I’ve been working in a social practice for 10 years. I think socially engaged work is some of the most thoughtful, high-quality, useful and challenging art being produced now. I think practitioners are a powerful cultural resource& I’m really committed to collaboratively creating methods for supporting development and resilience of practice and practitioners.
In my experience, socially engaged work is dead messy- physically, conceptually, socially, emotionally, joyfully messy. And, the mess is needed. It’s where the most fun, interesting, useful stuff happens; where people can use creativity to be vulnerable, to ask questions, to solve problems, to understand our own culture, to the create change. The mess is also exhausting, draining, confusing. Tidying up, making sense of, organising, recording this mess and its’ effects is a huge physical and emotional labour. A labour that mostly falls to the practitioner and is rarely given many (if any) resources. This creates a situation where socially engaged artists often suffer from what I call “Mess Fatigue” (MessF); Tiredness, sometimes sadness, often frustration, nearly always a seemingly over whelming amount of physical organising and emotional processing which a socially engaged project can generate.
During 2018-2020, through a series of interviews, performance lectures, workshops, shared making sessions and informal chats with socially engaged practitioners , I aim to ask and answer questions about the emotional, practical, financial, fallout from their social practice. I will also collaborate with practitioners in other fields: paramedics, social workers, councillors for example, to share and develop strategies for building personal and professional resilience. Through this I aim to discover common experiences and gather resources (physical, structural, emotional) to go into a “social practice first aid kit”. An, initially, imagined resource that could support social practice specialists to deal with the, often ignored, fallout from working in such an intense and involved way.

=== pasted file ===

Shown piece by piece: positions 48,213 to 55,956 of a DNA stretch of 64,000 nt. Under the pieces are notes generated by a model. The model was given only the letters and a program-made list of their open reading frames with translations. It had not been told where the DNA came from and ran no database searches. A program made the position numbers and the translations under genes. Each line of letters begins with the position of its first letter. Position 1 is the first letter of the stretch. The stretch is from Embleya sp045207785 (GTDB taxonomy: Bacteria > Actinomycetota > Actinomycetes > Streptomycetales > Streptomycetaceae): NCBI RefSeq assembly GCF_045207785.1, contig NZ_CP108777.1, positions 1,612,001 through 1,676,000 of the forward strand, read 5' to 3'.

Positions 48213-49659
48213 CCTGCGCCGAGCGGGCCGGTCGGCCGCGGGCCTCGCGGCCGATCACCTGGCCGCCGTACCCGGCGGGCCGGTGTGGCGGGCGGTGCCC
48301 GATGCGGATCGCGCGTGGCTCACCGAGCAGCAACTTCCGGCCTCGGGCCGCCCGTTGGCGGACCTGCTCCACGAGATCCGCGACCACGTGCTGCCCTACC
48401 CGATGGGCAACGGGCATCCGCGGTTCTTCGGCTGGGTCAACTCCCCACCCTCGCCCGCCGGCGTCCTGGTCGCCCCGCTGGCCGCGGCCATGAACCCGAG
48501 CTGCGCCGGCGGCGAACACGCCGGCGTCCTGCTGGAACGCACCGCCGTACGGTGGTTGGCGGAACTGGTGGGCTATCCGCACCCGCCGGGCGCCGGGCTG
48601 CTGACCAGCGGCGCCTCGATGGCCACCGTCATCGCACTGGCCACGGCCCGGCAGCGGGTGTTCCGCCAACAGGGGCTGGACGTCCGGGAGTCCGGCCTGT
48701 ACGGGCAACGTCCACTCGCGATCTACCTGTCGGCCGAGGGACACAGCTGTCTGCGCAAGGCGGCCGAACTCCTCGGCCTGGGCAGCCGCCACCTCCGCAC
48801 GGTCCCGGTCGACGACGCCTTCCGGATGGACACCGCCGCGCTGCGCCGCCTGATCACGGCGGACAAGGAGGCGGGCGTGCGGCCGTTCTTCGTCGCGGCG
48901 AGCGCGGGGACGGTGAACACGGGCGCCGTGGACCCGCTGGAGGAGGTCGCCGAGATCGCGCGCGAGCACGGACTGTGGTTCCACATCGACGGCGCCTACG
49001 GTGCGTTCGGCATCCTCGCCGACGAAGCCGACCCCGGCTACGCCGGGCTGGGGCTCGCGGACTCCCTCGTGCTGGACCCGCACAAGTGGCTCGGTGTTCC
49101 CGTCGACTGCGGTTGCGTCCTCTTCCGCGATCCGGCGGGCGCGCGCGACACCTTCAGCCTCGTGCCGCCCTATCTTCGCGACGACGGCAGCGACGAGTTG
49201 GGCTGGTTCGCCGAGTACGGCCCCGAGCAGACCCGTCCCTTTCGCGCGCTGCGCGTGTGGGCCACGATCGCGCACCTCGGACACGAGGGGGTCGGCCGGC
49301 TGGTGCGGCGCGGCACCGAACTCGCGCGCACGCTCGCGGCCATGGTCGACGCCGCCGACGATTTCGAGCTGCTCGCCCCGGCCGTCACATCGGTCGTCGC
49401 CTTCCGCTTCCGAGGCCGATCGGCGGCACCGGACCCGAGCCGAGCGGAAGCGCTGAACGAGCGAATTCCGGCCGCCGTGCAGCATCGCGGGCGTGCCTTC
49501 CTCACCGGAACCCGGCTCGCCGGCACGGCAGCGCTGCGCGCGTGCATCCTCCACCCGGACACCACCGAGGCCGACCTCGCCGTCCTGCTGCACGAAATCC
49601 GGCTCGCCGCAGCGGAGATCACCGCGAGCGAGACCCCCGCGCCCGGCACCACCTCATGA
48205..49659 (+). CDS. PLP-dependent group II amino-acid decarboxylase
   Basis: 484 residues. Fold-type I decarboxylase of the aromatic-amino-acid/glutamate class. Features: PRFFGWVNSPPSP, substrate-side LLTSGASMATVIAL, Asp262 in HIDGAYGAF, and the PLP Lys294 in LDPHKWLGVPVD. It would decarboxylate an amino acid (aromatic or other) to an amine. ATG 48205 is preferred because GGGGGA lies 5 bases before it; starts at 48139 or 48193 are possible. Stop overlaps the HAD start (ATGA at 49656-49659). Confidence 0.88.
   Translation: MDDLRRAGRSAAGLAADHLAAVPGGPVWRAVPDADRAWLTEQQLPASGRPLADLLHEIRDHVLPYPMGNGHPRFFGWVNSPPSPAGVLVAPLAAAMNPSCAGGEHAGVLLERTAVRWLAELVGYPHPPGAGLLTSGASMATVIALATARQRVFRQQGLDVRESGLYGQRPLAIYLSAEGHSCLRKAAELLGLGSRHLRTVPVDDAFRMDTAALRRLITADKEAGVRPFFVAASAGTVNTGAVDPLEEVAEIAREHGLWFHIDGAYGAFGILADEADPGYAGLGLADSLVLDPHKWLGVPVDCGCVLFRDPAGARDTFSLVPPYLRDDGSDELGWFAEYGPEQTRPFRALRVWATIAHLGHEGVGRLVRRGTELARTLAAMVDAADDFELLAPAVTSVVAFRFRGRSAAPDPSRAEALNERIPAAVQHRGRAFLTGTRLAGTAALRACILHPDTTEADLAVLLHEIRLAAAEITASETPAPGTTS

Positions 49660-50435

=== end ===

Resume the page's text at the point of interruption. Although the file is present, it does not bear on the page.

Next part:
The proejct is being supported by Orbis and Ampersand Inventions through a year long (2018-19) residency at CU House, Newcastle, UK and through opportunities and funding from a variety of other venues and organizations including The New Bridge Project, Disability Arts Online and North East Cultural Partnership.
The project will be recorded by zine artists and a composer, who will focus on capturing, illustrating, sharing and embedding suggestions for the “social practice first aid kit”.
“The Social Practice Surgery” project will offer opportunities to listen to the experiences of others and together to begin considering how practitioners can tackle the big “MessF” also what we can ask of commissioners, funders, producers, colleagues, participants to ensure that everyone involved in a project helps with the “tidying up”.”